Cytomegalovirus infection in women attending a sexually transmitted disease clinic
Cytomegalovirus (CMV) has been isolated from cervical secretions and semen, suggesting that sexual contact may play an important role in its transmission. Further evidence in support of this hypothesis is based on the observation that CMV is more common in sexually active women than in celibate women. However, CMV can also be transmitted by nonsexual routes, since CMV infection can occur prior to sexual contact. To better characterize the relationship between sexual practices and CMV infection, 1,481 women (1,101 white, 301 black, 79 other) attending the Seattle-King County Department of Public Health Sexually Transmitted Disease Clinic, May 1980 to September 1985, were interviewed and screened for CMV. The mean age of the study group was 23.6 years, and the average number of different sex partners was 10. The prevalence of CMV infection was higher among black women (78 percent) than white women (59 percent). CMV infection in white women was associated with an increased number of sexual partners, younger sexual debut and recent new sexual partners. CMV infection was inversely related to the use of condoms. In black women, CMV was associated with greater numbers of recent sex partners, new sex partners and cervical infection with Chlamydia trachomatis. It is concluded that CMV infection is related to sexual practices, independent of demographic variables. (Consumer Summary produced by Reliance Medical Information, Inc.)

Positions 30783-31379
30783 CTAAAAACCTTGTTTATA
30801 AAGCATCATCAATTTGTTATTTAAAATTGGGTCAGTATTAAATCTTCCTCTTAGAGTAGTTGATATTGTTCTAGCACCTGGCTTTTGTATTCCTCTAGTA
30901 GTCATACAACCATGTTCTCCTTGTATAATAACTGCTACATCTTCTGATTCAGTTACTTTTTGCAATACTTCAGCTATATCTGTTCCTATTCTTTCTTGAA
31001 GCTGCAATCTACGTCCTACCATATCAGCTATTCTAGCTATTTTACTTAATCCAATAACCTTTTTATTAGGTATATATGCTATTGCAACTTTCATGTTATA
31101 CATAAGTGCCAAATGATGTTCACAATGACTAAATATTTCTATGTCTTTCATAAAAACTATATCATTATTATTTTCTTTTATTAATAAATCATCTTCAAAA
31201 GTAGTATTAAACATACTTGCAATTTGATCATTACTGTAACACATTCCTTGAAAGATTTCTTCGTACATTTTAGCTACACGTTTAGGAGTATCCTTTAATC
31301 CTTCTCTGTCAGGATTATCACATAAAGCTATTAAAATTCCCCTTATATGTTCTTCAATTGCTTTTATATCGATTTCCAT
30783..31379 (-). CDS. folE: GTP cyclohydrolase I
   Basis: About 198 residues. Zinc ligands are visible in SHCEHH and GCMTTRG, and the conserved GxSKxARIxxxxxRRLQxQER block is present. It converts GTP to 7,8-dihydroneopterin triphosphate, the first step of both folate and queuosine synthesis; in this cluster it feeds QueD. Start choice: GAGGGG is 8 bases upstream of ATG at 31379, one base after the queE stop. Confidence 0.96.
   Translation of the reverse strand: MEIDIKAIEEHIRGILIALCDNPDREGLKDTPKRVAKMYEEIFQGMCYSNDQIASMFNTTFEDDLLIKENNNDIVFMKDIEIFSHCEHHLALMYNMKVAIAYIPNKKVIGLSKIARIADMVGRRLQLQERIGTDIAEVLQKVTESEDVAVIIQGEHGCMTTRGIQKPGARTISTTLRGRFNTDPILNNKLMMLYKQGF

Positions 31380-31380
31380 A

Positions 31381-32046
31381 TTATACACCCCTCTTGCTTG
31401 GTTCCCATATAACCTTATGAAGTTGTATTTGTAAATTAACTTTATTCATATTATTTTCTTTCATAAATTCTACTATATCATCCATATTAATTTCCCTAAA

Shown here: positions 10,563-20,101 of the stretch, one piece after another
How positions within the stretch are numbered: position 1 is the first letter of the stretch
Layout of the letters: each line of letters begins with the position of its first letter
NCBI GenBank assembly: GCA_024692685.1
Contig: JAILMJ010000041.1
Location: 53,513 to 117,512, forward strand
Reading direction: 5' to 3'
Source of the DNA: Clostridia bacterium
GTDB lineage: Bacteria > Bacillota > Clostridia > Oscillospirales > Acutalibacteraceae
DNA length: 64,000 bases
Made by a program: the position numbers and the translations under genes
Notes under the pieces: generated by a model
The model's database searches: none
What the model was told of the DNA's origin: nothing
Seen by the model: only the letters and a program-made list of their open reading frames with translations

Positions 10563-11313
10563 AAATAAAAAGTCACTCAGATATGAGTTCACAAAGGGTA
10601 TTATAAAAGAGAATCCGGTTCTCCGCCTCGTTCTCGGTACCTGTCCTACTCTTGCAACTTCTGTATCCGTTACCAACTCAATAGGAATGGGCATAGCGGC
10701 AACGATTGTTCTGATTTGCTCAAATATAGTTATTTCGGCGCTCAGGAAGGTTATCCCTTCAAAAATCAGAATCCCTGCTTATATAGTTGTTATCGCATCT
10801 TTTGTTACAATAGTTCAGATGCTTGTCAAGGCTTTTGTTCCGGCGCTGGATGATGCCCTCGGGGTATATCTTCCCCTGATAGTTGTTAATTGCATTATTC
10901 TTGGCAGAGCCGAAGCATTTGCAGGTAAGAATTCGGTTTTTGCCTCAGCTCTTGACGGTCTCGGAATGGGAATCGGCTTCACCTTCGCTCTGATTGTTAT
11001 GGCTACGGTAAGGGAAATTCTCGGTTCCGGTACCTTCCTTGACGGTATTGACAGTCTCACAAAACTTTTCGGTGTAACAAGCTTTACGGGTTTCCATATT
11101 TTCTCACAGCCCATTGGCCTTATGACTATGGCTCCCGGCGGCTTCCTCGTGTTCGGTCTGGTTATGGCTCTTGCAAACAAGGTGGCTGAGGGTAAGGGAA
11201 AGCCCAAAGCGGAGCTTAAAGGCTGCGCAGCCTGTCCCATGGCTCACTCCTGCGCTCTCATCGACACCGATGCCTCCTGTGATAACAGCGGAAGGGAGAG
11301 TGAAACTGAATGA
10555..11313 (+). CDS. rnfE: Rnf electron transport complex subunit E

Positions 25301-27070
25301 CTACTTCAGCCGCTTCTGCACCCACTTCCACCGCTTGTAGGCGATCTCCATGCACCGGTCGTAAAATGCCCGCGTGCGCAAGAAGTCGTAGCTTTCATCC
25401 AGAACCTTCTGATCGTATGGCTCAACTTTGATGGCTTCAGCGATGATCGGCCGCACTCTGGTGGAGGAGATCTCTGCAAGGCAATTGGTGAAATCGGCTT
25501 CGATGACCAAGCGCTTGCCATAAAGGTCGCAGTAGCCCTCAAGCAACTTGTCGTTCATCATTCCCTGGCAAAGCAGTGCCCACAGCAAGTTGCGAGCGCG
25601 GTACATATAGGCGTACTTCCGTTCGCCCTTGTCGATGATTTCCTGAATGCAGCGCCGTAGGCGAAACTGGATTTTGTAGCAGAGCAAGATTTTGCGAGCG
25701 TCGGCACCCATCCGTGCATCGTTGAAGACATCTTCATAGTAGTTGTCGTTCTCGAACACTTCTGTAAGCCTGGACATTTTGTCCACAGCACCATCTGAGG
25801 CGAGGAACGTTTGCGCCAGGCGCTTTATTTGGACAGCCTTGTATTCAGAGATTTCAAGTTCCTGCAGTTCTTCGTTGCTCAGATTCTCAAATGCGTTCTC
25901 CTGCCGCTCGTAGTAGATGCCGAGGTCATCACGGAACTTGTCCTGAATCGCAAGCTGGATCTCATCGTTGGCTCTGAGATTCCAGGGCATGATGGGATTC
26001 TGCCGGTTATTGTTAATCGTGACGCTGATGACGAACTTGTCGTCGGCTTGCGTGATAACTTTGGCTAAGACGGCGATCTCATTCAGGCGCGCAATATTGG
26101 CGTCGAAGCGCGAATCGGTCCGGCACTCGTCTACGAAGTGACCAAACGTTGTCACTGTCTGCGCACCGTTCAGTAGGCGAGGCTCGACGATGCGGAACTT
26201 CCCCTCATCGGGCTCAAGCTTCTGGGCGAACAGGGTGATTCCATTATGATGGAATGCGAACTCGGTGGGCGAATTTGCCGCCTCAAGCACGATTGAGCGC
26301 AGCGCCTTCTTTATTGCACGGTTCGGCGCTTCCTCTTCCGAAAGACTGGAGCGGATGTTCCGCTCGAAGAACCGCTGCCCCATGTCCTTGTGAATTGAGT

Publication Name: Journal of Infectious Diseases
Phase I study of high-dose, intravenous rsCD4 in subjects with advanced HIV-1 infection
High dosages of intravenous recombinant soluble CD4 may be administered safely up to 10 weeks and can produce antiviral results in patients with advanced HIV-1 infection. Three patients with advanced HIV infection were given daily infusions of rsCD4 at 10 mg kg for four weeks to block replication, then 5 mg kg for 4 weeks and 1 mg kg for two weeks to constrain the virus. All three patients studied showed reduction in plasma viremia, gained weight and reported feeling healthier at conclusion of the study. The HIV isolate of one subject was somewhat resistant to rsCD4 in vivo, but clinical benefits were gained. Dosages two to three times daily may have a long-term effect on HIV replication.
Publication Name: Journal of Acquired Immune Deficiency Syndromes and Human Retrovirology
Clinical and epidemiologic features of primary HIV infection
Many physicians may miss the diagnosis of HIV infection, especially in people who do not engage in risky sexual behavior. Of 46 patients who contracted HIV infection, 41 had symptoms so severe they sought medical attention. Some were even hospitalized. Yet only 25% were accurately diagnosed. Almost half had only one sexual partner in the months before infection. Misdiagnosis occurs because HIV infection initially causes symptoms that are similar to other diseases. Oral-genital contact may be a substantial risk factor for acquiring HIV.
Publication Name: Annals of Internal Medicine
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